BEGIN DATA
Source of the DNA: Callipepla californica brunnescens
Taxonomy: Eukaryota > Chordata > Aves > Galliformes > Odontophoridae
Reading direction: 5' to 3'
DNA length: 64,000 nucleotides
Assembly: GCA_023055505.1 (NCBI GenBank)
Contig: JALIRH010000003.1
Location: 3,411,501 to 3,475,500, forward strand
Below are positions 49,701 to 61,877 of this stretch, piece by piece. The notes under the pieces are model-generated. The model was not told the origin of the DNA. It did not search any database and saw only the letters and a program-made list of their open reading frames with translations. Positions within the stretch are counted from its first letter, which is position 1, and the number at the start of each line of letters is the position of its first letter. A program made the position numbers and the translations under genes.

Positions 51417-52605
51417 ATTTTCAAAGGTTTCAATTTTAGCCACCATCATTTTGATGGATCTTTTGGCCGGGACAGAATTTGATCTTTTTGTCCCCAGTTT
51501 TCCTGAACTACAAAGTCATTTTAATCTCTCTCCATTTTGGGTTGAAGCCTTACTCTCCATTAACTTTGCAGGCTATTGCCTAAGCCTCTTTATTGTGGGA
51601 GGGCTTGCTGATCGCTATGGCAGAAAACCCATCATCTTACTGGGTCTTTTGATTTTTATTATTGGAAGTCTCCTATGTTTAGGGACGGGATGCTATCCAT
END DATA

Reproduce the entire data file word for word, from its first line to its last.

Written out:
Source of the DNA: Callipepla californica brunnescens
Taxonomy: Eukaryota > Chordata > Aves > Galliformes > Odontophoridae
Reading direction: 5' to 3'
DNA length: 64,000 nucleotides
Assembly: GCA_023055505.1 (NCBI GenBank)
Contig: JALIRH010000003.1
Location: 3,411,501 to 3,475,500, forward strand
Below are positions 49,701 to 61,877 of this stretch, piece by piece. The notes under the pieces are model-generated. The model was not told the origin of the DNA. It did not search any database and saw only the letters and a program-made list of their open reading frames with translations. Positions within the stretch are counted from its first letter, which is position 1, and the number at the start of each line of letters is the position of its first letter. A program made the position numbers and the translations under genes.

Positions 51417-52605
51417 ATTTTCAAAGGTTTCAATTTTAGCCACCATCATTTTGATGGATCTTTTGGCCGGGACAGAATTTGATCTTTTTGTCCCCAGTTT
51501 TCCTGAACTACAAAGTCATTTTAATCTCTCTCCATTTTGGGTTGAAGCCTTACTCTCCATTAACTTTGCAGGCTATTGCCTAAGCCTCTTTATTGTGGGA
51601 GGGCTTGCTGATCGCTATGGCAGAAAACCCATCATCTTACTGGGTCTTTTGATTTTTATTATTGGAAGTCTCCTATGTTTAGGGACGGGATGCTATCCAT